There is perhaps one advantage to being a gnarly old git, especially if there’s a bit of sad thrown in. It’s that when you ponder life’s great questions, such as just why did we lose on Saturday (aside from the obvious, ie an inability to build and maintain a wall) and what will it take to get promoted next season (aside from the obvious, ie spending the GDP of Switzerland on new players), the supporting research materials are close at hand, in a shrine containing my CAFC programmes, books and memorabilia.
On the former, on reflection what set Huddersfield apart from us (and it did come down to margins) seems to me to have been down to their desire and expectation, reflecting their position. They certainly weren’t gung-ho, but with a dependable defence they must have felt that a chance would come their way at some point and that could be enough. Although we did well enough, there was always in the back of my mind, possibly the players’ too, that an honourable 0-0 draw wasn’t a bad result. We went forward, but not with great conviction or belief. Once they got their goal they saw out the game fairly comfortably. Winning mentality.
That in turn set me thinking to whether we could learn anything from the last time we finished in this situation – yes, that season again, 1973/74, our second consecutive in the old Third Division when we ended 14th. That campaign ended in abject misery; it wasn’t a happy time, with the board threatening to leave for Milton Keynes if Greenwich council continued to block plans for a sports centre; headlines talked of ‘The Valley of Despair’ and a football club dying on its feet. But the following season we were promoted (we did nearly blow it remember by picking up only two points from four games in the run-in, only to triumph at home to Preston in the final game, the first time I learnt that supporting Charlton didn’t involve just suffering). We edged out Palace that season (they finished fifth, failing to rebound having been relegated the previous season), so assuming that Scunthorpe or Preston do the business this time around, history should be set to repeat itself – if we can pull ourselves around.
So I dug out the programmes for the final games of the final games of the 1973/74 season to see what might be inferred. Theo Foley achieved a great deal in the game and still comes across as one of the most astute thinkers around. Like a certain Chris Powell, he started in a blaze of glory. Taking over from Eddie Firmani with four games left of the 1969/70 season left, we won two and drew one of these to avoid relegation. But it didn’t last. A 20th place finish was repeated the following season, then 21st to take the fall. After a second season without a rebound Foley was sacked just before the end of the campaign (indeed, before a managerless team won the final two games we were lying 19th in the table, albeit with no danger of relegation). So his final notes as Charlton manager were in the programme for the penultimate home game, against Watford.
You didn’t get quite as much insight from the programme in those days. It was back-to-back 12 pages, including adverts, fixtures, statistics etc, with the Football League supplement thrown in. But even then what did you expect for 7p? For those wanting comparisons, the final programme of the season (Aldershot) contained ads for the coming concert at The Valley. The Who, Lou Reid, Humble Pie, Lindisfarne, Dave Mason (who?), and Bad Company, 1pm to 11pm, and the entrance fee? £2.50. I regret I didn’t go, preferring instead to sit in the back garden and listen. Well, in those days £2.50 was £2.50 and pocket money was just that.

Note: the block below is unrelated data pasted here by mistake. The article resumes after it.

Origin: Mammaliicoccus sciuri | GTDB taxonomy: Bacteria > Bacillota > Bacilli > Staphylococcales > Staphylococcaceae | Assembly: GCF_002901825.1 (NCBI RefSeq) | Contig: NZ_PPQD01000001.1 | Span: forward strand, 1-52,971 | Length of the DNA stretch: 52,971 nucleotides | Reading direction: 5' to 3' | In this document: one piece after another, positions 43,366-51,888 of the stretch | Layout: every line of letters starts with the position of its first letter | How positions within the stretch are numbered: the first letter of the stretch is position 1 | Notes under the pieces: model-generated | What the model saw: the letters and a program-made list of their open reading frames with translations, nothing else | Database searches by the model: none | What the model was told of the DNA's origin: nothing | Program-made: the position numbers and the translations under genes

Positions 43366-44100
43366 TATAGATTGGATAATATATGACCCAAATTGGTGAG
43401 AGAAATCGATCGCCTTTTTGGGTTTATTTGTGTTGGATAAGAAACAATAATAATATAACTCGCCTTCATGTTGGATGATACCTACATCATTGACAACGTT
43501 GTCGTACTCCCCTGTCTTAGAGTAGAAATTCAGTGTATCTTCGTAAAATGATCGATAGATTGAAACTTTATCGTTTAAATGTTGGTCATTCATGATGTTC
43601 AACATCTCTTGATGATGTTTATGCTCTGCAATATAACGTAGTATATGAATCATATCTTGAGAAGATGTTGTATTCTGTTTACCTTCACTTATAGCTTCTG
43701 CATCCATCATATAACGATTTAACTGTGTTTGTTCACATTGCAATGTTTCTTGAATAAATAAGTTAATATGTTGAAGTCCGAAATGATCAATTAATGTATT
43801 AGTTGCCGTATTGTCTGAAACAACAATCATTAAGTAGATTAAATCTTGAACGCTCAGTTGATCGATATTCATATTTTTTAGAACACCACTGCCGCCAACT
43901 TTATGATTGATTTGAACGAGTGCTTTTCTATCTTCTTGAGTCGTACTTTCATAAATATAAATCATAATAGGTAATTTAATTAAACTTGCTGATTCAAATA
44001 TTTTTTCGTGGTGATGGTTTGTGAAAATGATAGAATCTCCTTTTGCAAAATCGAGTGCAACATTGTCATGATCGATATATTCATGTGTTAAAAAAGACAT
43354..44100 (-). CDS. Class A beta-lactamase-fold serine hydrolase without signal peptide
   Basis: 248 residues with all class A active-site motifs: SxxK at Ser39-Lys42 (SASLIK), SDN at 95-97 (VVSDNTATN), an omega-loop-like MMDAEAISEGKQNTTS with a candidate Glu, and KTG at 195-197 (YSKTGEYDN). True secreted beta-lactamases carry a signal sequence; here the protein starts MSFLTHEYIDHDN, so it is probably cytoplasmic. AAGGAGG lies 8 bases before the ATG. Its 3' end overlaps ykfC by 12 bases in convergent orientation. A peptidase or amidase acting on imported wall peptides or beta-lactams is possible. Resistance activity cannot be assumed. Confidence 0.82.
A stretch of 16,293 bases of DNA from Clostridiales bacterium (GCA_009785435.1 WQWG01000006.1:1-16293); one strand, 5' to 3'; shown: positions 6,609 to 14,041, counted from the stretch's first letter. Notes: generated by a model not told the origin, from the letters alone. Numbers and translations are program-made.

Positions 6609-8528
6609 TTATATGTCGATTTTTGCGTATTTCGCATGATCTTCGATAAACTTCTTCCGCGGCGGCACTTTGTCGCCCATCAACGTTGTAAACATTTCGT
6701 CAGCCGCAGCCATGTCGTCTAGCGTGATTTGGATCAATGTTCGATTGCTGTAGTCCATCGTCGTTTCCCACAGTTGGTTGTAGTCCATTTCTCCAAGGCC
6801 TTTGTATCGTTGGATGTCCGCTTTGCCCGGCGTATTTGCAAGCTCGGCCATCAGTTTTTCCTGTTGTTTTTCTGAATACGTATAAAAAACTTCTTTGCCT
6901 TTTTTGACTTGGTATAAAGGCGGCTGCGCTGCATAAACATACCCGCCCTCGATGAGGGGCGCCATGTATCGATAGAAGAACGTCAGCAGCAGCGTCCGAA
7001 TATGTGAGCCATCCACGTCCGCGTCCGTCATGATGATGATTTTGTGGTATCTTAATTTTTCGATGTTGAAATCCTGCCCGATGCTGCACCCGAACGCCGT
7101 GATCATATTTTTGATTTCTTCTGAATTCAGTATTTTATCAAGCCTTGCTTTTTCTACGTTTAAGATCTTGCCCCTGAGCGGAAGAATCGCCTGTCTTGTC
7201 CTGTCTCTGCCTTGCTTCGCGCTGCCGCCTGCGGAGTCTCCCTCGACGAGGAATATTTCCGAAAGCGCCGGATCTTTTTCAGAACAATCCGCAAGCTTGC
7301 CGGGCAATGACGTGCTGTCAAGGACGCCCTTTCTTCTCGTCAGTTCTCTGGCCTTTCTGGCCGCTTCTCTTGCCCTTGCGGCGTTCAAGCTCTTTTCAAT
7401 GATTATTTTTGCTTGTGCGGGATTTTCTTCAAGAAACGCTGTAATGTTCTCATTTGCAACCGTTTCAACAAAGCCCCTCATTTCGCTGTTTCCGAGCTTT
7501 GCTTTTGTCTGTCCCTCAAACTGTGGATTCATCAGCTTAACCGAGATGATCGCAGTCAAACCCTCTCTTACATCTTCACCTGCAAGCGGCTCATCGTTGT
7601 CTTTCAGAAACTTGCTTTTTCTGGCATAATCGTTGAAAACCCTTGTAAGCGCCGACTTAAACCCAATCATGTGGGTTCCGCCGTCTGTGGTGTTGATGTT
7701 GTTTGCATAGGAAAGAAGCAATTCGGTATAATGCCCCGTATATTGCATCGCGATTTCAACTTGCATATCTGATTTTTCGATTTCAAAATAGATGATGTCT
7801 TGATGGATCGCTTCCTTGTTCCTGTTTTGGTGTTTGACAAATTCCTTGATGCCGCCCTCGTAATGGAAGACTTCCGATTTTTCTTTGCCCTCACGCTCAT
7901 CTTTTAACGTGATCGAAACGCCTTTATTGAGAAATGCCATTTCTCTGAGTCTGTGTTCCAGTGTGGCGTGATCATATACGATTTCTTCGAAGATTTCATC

Foley’s Talking Points in the Watford programme nevertheless still sound apt. He highlighted inconsistency through the season, adding that “inconsistency stems from a lack of desire to fight against the odds, or against a lesser known team in the division”. During the season he had said the team had “too many cowards”. Sounds familiar? It has to be kept in mind that in the season we went down (1971/72) Foley brought in Mike Flanagan; the following season he signed Arthur Horsfield, Peter Hunt, and Colin Powell. In his final campaign in came Derek Hales, together with Eamonn Dunphy. It’s been stated often before, but a manager who signed Flanagan, Horsfield, Powell and Hales alone ought to have been successful. He wasn’t – and just from the tone of those programme notes it sounds as if Foley knew that for whatever reason he wasn’t getting things right and that his time was up.
So what went right? It wasn’t changes to the team that made a difference. Andy Nelson only made one important signing before the start of the following season – the excellent David Young – and one during it – the legendary Harry Crips. It might be said that Foley had done the work for him with his signings as Hales, Flanagan and Powell blossomed, while Nelson still had the services of Peacock and stalwarts such as Phil Warman and Bob Curtis to rely on, plus the emerging Richie Bowman. What is perhaps remarkable is that of the twelve who were listed for the final game of the 1973/74 season, no less than 10 made up the squad for the Preston game a year later (the two who dropped out were Mark Penfold, whose promising career was cut short by injury, and Peacock, with Young and Cripps brought in).
Although Nelson signed a man to marshall the defence, we didn’t go up by playing it tight. In the 46 games in 1973/74 we scored 66 goals, bettered by only three teams in the league (at the top), but shipped 73, also only topped by three others (at the bottom). The following season we still conceded 61, more than any other team in the top 10. But we scored 76 (bettered only by Plymouth, who finished second), with Hales bagging 20 and Horsfield 10.